Clef flows with ease between genres on his new tape featuring artists from T.I. to Troy Ave.
(Photo: Refugee La Republique/All Handz On Deck)
"Quincy Jones once told me, the music industry is not a 50-yard-dash,” remembers hip hop marathoner Wyclef Jean on “Mid Life Crisis,” the lead single from his new mixtape, April Showers. With over 20 years in the game under his belt, the chart-topping producer and founding member of the Fugees has already proved his creative endurance. Coming off of a break from music that included a run for president of Haiti and controversy over his charity Yele’s financial practices, Jean attempts to bridge the gap between the industry he helped build and the new music game that’s emerging before his eyes.
Despite song titles like “Mid Life Crisis,” Wyclef’s head seems clear, both artistically and politically. His creative freedom allows him to return to the days of his classic solo album the The Carnival as he mixes folk, reggae, hip hop and electronic influences effortlessly while dropping knowledge on the state of the world and popular culture. And he sounds just as comfortable spitting alongside hip hop heavyweights T.I. and Mobb Deep as when he’s strumming his guitar and crooning about pain and sorrow.
It's no suprise, of course. Wyclef’s talent has always allowed him to create a new world on each new track and the freedom of the mixtape format allows him to explore each world in depth. Wyclef puts Waka Flocka Flame over electric guitars and EDM synths on “Trap N Roll,” creating the feeling that he’s invented a genre when the 808’s drop. The soulful twist he throws on Future's hit “New Buggati” is equally refreshing as he reminds listeners of his storied career in music. “Man what a journey, the music industry,” he reflects, dropping names of past collaborators like Jay-Z, Michael Jackson and Whitney Houston while using Future’s trademark vocal effects.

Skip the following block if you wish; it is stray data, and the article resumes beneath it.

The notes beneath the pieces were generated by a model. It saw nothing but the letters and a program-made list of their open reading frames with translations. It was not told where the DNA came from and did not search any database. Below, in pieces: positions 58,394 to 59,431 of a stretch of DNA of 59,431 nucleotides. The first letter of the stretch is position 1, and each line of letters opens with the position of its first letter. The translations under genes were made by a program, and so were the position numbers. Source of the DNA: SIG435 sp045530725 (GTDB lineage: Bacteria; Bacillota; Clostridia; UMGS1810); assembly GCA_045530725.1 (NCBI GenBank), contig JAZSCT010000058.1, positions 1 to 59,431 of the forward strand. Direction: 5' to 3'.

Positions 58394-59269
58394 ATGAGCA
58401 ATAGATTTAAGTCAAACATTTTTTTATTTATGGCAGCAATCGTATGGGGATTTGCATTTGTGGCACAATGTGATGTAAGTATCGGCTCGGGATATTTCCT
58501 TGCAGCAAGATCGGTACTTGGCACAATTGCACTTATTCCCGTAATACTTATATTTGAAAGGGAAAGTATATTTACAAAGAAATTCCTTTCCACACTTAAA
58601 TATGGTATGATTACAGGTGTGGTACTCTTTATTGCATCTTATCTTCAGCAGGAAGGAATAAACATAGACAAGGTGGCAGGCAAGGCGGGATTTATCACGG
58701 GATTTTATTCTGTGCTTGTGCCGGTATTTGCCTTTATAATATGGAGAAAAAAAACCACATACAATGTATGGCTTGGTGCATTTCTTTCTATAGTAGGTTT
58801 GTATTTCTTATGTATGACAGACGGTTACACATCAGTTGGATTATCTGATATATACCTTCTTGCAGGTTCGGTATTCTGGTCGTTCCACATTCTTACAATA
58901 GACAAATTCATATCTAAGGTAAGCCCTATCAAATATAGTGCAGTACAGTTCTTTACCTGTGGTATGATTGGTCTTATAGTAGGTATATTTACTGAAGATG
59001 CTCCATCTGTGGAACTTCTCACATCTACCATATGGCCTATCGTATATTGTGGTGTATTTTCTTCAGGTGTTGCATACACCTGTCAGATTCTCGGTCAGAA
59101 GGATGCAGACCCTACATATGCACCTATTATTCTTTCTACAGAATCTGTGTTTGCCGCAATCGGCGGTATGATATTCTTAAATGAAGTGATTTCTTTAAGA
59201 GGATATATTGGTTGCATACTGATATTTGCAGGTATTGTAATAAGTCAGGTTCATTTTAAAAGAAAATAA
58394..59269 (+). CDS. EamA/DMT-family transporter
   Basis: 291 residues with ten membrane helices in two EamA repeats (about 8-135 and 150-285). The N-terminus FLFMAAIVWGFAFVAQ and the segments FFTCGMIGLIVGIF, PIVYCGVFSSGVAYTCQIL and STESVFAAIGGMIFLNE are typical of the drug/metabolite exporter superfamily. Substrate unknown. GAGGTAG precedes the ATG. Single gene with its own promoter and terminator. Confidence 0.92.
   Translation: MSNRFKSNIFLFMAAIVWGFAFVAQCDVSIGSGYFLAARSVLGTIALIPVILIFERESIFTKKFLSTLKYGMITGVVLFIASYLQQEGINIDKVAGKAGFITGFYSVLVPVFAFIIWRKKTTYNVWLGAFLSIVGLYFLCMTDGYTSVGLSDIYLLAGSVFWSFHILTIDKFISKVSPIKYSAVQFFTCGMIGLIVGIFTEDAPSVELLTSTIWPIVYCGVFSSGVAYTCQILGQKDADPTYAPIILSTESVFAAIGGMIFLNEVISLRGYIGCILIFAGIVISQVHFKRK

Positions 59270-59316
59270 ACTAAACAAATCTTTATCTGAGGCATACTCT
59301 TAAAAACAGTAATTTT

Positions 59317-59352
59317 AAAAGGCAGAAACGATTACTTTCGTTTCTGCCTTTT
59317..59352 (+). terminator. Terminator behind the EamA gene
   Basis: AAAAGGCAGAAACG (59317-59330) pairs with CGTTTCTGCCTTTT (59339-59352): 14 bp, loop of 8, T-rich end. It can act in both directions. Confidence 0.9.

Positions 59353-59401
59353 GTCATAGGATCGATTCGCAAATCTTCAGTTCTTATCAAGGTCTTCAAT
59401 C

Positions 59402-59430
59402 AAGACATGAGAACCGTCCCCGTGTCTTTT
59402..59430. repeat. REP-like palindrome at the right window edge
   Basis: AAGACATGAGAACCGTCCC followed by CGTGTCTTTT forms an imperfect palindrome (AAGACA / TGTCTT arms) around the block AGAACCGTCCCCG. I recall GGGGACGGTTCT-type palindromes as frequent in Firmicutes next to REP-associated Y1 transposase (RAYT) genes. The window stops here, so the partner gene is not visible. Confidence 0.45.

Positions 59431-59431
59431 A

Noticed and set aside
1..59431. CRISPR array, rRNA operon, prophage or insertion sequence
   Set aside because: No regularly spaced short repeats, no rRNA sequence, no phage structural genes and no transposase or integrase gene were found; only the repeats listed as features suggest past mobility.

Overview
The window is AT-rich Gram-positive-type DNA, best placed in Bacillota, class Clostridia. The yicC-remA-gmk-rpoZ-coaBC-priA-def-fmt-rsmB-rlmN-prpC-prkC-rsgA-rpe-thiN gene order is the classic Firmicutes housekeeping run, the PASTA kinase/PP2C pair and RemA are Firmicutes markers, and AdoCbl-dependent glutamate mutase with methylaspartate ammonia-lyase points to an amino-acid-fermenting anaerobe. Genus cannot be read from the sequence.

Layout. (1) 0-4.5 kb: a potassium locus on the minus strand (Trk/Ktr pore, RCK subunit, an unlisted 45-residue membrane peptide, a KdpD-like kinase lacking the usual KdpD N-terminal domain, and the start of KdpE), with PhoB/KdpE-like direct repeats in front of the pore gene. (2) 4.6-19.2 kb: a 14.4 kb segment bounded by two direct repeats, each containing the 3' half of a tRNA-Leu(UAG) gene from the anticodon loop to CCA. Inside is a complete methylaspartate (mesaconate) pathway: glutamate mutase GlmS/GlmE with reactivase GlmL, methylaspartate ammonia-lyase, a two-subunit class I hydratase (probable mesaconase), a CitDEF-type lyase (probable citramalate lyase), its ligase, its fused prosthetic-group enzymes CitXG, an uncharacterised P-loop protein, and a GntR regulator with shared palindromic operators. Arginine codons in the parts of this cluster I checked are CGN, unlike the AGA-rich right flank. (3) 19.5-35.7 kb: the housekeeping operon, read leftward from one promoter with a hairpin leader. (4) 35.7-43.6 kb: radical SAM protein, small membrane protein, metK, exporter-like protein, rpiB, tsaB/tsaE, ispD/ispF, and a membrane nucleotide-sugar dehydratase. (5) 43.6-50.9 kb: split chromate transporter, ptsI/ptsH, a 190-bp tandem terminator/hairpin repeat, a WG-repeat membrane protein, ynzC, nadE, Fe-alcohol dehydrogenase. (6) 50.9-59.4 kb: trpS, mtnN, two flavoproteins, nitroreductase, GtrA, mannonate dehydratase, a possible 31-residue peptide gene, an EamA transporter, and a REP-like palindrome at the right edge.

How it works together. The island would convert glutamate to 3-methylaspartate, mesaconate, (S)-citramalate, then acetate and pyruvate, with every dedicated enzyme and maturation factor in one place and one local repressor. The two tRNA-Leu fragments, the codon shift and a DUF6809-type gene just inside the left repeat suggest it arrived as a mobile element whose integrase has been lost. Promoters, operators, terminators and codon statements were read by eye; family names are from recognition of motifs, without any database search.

But while it’s exciting to hear him push the limits of his creativity, Wyclef does stumble over the edge at times throughout the 30-plus-song project. He ventures too far out of his comfort zone on collaborations with Kirko Bangz (“The Go Go” is a sensual track that mixes Auto-Tune and techno sounds in a way that’s sure to kill any mood) and with Young Chop (“HopeAndPray” fails to do justice to another banging beat from Chief Keef’s go-to beatsmith).
Still, he makes up for any missteps with his experimental approach on the shockingly dope tracks with Brooklyn upstart Troy Ave and battle rap legends Loaded Lux and Murda Mook.
He eases into his zone with tracks like “Glow of a Rose,” a soul-lifting ballad that mixes his pain and despair with the hope of a better tomorrow, and “Hip Hop,” which features a throwback vibe and the perspective of an elder on the outskirts of a culture. “I see Molly is the new cocaine,” he spits over the mellow strings of “Hip Hop,” sounding informed but out of touch with the current state of youth culture.
While the title April Showers might suggest an artist on the downer-end of his career, this mixtape proves that Clef’s May flowers are still set to bloom as his ability as a producer and talent scout will continue to bring him success and influence in almost all of the music industry’s popular genres. The closing tracks of his tape are proof. He uses them to introduce new artists Angelica Salem, Trini, Imposs, Skiff and Jarina De Marco, all of whom appear capable of future stardom with Wyclef backing them creatively.
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